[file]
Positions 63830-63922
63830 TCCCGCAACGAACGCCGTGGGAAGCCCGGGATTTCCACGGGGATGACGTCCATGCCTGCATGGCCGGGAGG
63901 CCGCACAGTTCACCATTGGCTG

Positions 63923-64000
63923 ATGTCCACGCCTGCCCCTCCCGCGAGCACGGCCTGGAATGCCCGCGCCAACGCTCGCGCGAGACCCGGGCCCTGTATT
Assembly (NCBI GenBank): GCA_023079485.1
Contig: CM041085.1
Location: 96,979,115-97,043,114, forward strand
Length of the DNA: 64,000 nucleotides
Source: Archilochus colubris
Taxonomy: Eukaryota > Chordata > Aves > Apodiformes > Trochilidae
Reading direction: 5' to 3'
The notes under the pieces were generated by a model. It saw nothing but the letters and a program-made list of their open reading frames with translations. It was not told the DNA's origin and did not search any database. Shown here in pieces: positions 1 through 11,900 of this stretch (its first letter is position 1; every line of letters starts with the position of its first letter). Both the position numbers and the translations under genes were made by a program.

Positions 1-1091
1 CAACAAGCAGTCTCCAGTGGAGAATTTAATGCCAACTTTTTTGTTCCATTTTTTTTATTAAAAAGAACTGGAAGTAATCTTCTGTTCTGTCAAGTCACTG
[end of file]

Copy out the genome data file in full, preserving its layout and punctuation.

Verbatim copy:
Positions 63830-63922
63830 TCCCGCAACGAACGCCGTGGGAAGCCCGGGATTTCCACGGGGATGACGTCCATGCCTGCATGGCCGGGAGG
63901 CCGCACAGTTCACCATTGGCTG

Positions 63923-64000
63923 ATGTCCACGCCTGCCCCTCCCGCGAGCACGGCCTGGAATGCCCGCGCCAACGCTCGCGCGAGACCCGGGCCCTGTATT
Assembly (NCBI GenBank): GCA_023079485.1
Contig: CM041085.1
Location: 96,979,115-97,043,114, forward strand
Length of the DNA: 64,000 nucleotides
Source: Archilochus colubris
Taxonomy: Eukaryota > Chordata > Aves > Apodiformes > Trochilidae
Reading direction: 5' to 3'
The notes under the pieces were generated by a model. It saw nothing but the letters and a program-made list of their open reading frames with translations. It was not told the DNA's origin and did not search any database. Shown here in pieces: positions 1 through 11,900 of this stretch (its first letter is position 1; every line of letters starts with the position of its first letter). Both the position numbers and the translations under genes were made by a program.

Positions 1-1091
1 CAACAAGCAGTCTCCAGTGGAGAATTTAATGCCAACTTTTTTGTTCCATTTTTTTTATTAAAAAGAACTGGAAGTAATCTTCTGTTCTGTCAAGTCACTG